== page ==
President elect Andrés Manuel López Obrador (aka AMLO) is not due to take office until December creating an element of uncertainty about changes to Mexico’s energy reform programme. However, AMLO does seem to be taking a pragmatic approach, particularly given the government’s goal to drastically increase oil production: it is targeting to boost Mexico’s oil production to 2.48 m b/d by 2024. Rocio Nahle, the incoming energy minister, stated ‘We will respect the rule of law and the agreements that have been made with the outgoing government’.
As the oil glut continues to weigh heavy on black gold dependent economies, countries such as Mexico have employed spending cuts as a way to shield themselves from the ongoing pressures. A couple of weeks ago, the country’s Finance Ministry announced it will be slashing spending by an additional MXN 175bn ($10bn) in 2017, this is on top of the ~$7.5bn worth of cuts this year; or 0.7% of GDP. The spending cuts in 2017 assume crude will be priced at $35pb, this is above the pessimistic $25pb estimated for 2016, crude is currently ~$44pb; however unlike other oil producing economies, the government has the safety net of the ~$50pb revenue hedge this year.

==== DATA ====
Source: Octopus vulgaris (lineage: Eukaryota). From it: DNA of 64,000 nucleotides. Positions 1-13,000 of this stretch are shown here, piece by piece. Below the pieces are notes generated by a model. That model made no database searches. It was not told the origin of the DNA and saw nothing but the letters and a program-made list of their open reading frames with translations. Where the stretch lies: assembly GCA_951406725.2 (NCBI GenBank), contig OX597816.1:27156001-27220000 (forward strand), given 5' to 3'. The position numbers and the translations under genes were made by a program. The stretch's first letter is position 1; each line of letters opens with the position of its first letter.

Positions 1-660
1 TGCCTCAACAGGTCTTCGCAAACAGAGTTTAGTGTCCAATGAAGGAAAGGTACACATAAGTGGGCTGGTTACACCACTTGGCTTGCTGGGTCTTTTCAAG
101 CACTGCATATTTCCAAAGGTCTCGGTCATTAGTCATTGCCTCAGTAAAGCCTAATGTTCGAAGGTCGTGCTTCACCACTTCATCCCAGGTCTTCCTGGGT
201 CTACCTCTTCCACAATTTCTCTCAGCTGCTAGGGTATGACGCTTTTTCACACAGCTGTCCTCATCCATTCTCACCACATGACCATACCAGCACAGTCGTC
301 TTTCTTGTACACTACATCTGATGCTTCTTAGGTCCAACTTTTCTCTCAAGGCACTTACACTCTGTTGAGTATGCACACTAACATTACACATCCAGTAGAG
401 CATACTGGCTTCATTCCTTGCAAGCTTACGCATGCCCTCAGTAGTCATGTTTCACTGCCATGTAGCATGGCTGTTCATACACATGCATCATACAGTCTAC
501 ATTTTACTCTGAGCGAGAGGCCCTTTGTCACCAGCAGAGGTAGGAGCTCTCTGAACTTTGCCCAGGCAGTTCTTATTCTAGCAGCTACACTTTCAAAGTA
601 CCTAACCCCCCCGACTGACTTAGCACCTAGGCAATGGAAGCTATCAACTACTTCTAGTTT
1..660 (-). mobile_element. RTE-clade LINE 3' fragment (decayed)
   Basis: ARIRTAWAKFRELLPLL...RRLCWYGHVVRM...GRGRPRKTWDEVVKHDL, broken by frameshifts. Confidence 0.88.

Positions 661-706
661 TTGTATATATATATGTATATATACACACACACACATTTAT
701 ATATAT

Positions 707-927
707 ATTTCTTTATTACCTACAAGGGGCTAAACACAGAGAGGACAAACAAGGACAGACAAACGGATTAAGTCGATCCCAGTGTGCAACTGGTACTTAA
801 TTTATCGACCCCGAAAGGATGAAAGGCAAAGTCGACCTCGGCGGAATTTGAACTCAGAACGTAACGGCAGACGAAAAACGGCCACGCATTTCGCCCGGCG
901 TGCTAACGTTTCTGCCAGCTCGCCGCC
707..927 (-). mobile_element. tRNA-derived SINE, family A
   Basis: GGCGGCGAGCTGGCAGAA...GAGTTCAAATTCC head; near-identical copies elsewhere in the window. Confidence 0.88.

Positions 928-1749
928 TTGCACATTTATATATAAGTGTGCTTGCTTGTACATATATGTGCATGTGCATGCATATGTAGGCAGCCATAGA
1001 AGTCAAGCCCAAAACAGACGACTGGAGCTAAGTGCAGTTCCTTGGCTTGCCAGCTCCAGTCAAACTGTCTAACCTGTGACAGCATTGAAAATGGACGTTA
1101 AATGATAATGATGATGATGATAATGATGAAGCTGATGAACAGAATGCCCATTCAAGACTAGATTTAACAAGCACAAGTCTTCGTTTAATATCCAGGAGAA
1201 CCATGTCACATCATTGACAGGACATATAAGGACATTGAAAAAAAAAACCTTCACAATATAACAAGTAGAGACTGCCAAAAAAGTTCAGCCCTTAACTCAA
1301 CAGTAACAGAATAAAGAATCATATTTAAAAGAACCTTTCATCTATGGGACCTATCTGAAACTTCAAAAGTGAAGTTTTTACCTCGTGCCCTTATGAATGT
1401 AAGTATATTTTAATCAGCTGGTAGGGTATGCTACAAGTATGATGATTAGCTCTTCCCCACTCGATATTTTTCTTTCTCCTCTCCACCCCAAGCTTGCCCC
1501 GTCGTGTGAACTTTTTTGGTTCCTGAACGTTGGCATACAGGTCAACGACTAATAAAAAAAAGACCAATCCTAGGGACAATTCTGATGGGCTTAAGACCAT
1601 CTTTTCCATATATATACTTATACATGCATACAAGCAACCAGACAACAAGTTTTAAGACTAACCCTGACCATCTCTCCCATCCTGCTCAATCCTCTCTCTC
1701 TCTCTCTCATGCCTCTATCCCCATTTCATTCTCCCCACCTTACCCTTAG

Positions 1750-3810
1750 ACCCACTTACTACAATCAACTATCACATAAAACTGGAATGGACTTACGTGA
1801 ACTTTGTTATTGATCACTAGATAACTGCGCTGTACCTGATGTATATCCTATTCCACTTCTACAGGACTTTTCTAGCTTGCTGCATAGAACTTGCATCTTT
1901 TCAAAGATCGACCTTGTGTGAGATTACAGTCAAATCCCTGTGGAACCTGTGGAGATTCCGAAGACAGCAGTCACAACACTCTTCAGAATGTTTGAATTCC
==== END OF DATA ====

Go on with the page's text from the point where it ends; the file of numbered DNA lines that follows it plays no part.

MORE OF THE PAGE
Australian and Mexican equity and bond sentiments seem to suggest contrasting regional opinions.
If you visit Down-Under the locals may try to frighten you into believing in the ‘drop bear’ - a ferocious predatory koala that drops from above onto unsuspecting prey, be they a wombat or an expat. If you’re gullible you might follow their instructions to smear vegemite on your earlobes or urinate on your clothes to keep them at bay... The drop bear may be a hoax but Australians have a different sort of bear to be concerned about. Today’s headlines suggest that Australian stocks officially entered bear market territory, with the ASX200 at 4775, down over 20% from previous highs of 5997 in March 2015 (In fact they are down over 30% from 2007 highs so technically they haven’t stopped being in bearish territory for the best part of a decade). They join the growing club of global stock indices that are in bearish territory in terms of both 52-week highs and all-time highs including respectively: Euro Stoxx 50 (-27% / -46% Mar’00), French CAC (-22% / -36% Jun’00), German DAX (-27% Apr’15), Italy MIB (-31% / -66% Feb’00), Spain IBEX (-31% / -46% Dec’07), Brazil Ibovespa (-34% / -42% Mar’00), Hang Seng (-32% / -31% Dec’07) and of course Japan Nikkei (-25% / still down -60% from December 1989).
Looking back on 2015 Mexico’s government risks being better remembered for the “El Chapo fiasco” in which the drug lord, Joaquín “El Chapo” Guzmán, escaped from, Altiplano, the ‘maximum security prison’, in July ‘15 and remained on the run until January ‘16. Adding to the humiliation, only following an interview with Sean Penn for Rolling Stone magazine did the authorities finally track him down and arrest him. The media love this sort of story and it has pretty much eclipsed anything positive the government might have done.